With all eyes on Indian Motorcycle’s relaunch of the iconic Scout, it’s refreshing to see vintage examples vying for attention too. And this eye-catching 1949 Scout from Analog Motorcycles should have no trouble stealing a little limelight.
Analog’s Tony Prust stumbled upon the bike while chasing up another lead. “A friend and I headed north to take a look at a Kawasaki W1,” he explains. “While we’re there, we see a rolling chassis and a pile of parts sitting on a bench in the corner. It was a 1949 Indian Scout with a title that the owner had had for seventeen years.”
“He’d several projects going in his shop, and his friends gave him a hard time about the Indian, saying that he was never going to finish it.” After some negotiation, the owner finally relented. “It was pretty far beyond restoration quality,” says Tony, “but had most of the ingredients needed to build a motorcycle.”
The 1949 Scout was built around a 440cc vertical twin in a plunger-style frame. According to Tony, many experts consider it to be the bike that put Indian out of business. “They bought the design from a European company and put it into production without much testing.” (Bonhams has a 1949 Super Scout listed on their site, with a great little history lesson.)
Given the plunger rear end, a bobber-style build seemed obvious. But Tony had higher aspirations for the little Scout, and decided to create a ’60s and ’70s-era race replica. The first step was getting the motor into a better chassis, so Tony called up Randy and Karsten at Frame Crafters in Union, Illinois. “After chatting with them for a bit and realizing how obscure the engine was, we decided to modify a Track Master-style frame that they had in-house. This was the go-to chassis for many racers back in the ’60s & ’70s.”
It took some shoehorning, but Frame Masters managed to squeeze in the Scout’s engine and transmission. Analog then installed a set of vintage Betor forks, matched to modern Gazi shocks, and a new wheel set: TZ750 hubs laced to 18” aluminum rims.
With the rolling chassis sorted, the engine was next on the list. Frame Crafters recommended Bill Bailey of ZyZX Vintage Motorcycles: an ex-racer who had piloted old Indian Scouts and Warriors. “Bill had done a lot of racing and testing, and discovered the engine’s weaknesses and ways to improve it.”
During the rebuild the engine was punched out to 500cc with a hand-cut billet cylinder. The electrical system was converted to 12-volt with an electronic ignition, and the oil cooling system was redesigned and hooked up to a new oil tank.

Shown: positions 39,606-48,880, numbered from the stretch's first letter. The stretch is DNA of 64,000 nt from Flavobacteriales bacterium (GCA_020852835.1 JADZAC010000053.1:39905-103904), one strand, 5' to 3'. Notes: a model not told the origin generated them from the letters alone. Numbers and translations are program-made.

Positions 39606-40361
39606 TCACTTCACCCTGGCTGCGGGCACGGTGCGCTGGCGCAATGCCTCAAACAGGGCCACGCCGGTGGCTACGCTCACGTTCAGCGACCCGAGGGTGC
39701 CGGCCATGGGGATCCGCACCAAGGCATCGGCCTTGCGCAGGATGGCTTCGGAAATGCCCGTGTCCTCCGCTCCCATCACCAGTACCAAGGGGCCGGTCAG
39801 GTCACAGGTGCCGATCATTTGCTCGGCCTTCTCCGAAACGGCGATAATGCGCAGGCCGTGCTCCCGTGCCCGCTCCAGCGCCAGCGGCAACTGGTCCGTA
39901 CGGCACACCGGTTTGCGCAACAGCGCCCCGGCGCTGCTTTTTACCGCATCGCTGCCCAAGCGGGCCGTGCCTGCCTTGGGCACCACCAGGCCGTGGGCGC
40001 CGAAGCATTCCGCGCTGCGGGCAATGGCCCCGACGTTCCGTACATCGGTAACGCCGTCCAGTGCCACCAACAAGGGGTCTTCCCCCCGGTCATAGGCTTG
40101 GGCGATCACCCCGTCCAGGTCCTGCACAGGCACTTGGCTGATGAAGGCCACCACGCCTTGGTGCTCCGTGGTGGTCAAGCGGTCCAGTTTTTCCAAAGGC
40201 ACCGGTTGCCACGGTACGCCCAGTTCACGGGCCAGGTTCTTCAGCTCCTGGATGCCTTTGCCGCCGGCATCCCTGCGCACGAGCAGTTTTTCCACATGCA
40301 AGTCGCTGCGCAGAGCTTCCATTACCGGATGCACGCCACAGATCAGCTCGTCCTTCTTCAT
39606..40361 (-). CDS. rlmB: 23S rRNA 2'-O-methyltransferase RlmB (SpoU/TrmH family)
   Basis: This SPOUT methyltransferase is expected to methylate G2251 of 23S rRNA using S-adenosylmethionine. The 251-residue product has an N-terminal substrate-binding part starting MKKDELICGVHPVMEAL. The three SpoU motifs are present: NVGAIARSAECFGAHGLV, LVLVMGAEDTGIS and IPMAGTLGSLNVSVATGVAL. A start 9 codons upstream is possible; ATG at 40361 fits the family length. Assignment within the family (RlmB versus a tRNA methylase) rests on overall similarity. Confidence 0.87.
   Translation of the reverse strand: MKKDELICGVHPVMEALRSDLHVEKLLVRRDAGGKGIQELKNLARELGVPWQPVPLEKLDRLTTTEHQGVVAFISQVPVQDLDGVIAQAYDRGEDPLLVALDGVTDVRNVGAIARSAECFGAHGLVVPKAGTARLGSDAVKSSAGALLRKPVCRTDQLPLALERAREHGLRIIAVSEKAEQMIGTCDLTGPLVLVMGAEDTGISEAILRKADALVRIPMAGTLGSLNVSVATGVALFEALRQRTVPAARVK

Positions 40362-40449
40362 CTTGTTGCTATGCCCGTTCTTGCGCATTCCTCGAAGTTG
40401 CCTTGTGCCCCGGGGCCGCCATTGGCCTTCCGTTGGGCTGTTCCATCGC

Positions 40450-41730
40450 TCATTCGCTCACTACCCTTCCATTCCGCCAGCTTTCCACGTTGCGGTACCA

Next up was the Scout’s bodywork. Tony shaped bucks of the tank and tail sections out of Styrofoam, and sent them off Pavletic Metal Shaping to hand-build aluminum versions. Pavletic also handled the aluminum fairing—based on a wire frame template that Tony mocked up.
Turning to the finer details, Analog fabricated a new exhaust system, terminating in Cone Engineering Stubby mufflers. Tony also fitted Tarozzi rear-sets, with levers that fold out of the way of the kickstart. (Tony lists the redesigned kickstart lever as one of the trickiest parts of the entire project). All the plumbing was replaced by brass lines and braided stainless tubing. The speedo is a one-off from Seattle Speedometer, and Free Form Designs handled the speedo bracket, rear sprocket and oil manifold.
Much consideration went into the final finishes: “The plan was to do raw aluminum, but after seeing a lot of motorcycles coming out in recent months with the same look, I opted to give it more color.” Analog “Scotch-Brited” all of the aluminum bodywork before clear-coating it. Regular Analog collaborators were called in: Kiel of Crown Auto Body for paint, Brando for pin striping and gold leaf, and Art Rodriguez of Rods Designs for the seat’s leatherwork.
Despite the race-inspired looks, the Scout is fully street legal thanks to LED head and taillights. “To keep it in race trim I had Mike Ardito form brass covers to go over the headlight and taillight. While he had the bike, he also whipped up the front fender.”
With parts from every corner of the globe, Analog decided to call the bike the Continental Scout. “The bike was designed entirely by Analog Motorcycles,” says Tony, “but it was my vision to go beyond some of my fabrication abilities—so I called on skilled professionals to achieve the final product. It is without a doubt the most beautiful motorcycle I have created so far and I am extremely proud of it.”
And so you should be, Tony. Now please get cracking on that Kawasaki W1.
Full Build Sheet
Track Master style frame made by Frame Crafters
All aluminum tank, seat and fairing designed by Analog and formed by Pavletic Metal Shaping
Brass light covers and fender formed by Mike Ardito
Polishing by Mike’s Polishing, Rodsmith, and Analog
Engine built by Bill Bailey of ZyZX Vintage Motorcycles
Engine has hand-cut billet cyclinder, 12 volt conversion and Dyna III electronic ignition.
Carburetor: Amal 928
Exhaust custom made by Analog with parts and stubby mufflers from Cone Engineering
Custom-made oil tank with internal plumbing made by Chassis Services
All plumbing designed and made by Analog
Paint and clear coat by Kiel of Crown Autobody
Gold leaf and pin-striping by Brando
Seat by Rod’s Designs
Speedometer designed and rebuilt by Seattle Speedometer
Tarrozi rear sets
Betor Forks and triples
TZ750 hubs with custom detailing by Analog
Spokes and rims made by Buchanan’s
Speedo mount, rear sprocket and oil manifold machined by Free Form Design
Gas cap by Crime Scene Choppers
Piaa LED headlights
Radiantz puck LED taillight frenched into seat hump
All custom electrical – battery and fuse block under seat hump
Custom made bar switch by Analog
Modified GSXR windscreen
Maund Speed Equipment velocity stack
Avon Roadrider tires
All custom made cables by Ed Zender at Morrie’s Place
Extremely strange and difficult to design custom kick starter lever (version 5) by Analog
Top oiler lines made by HEL brake lines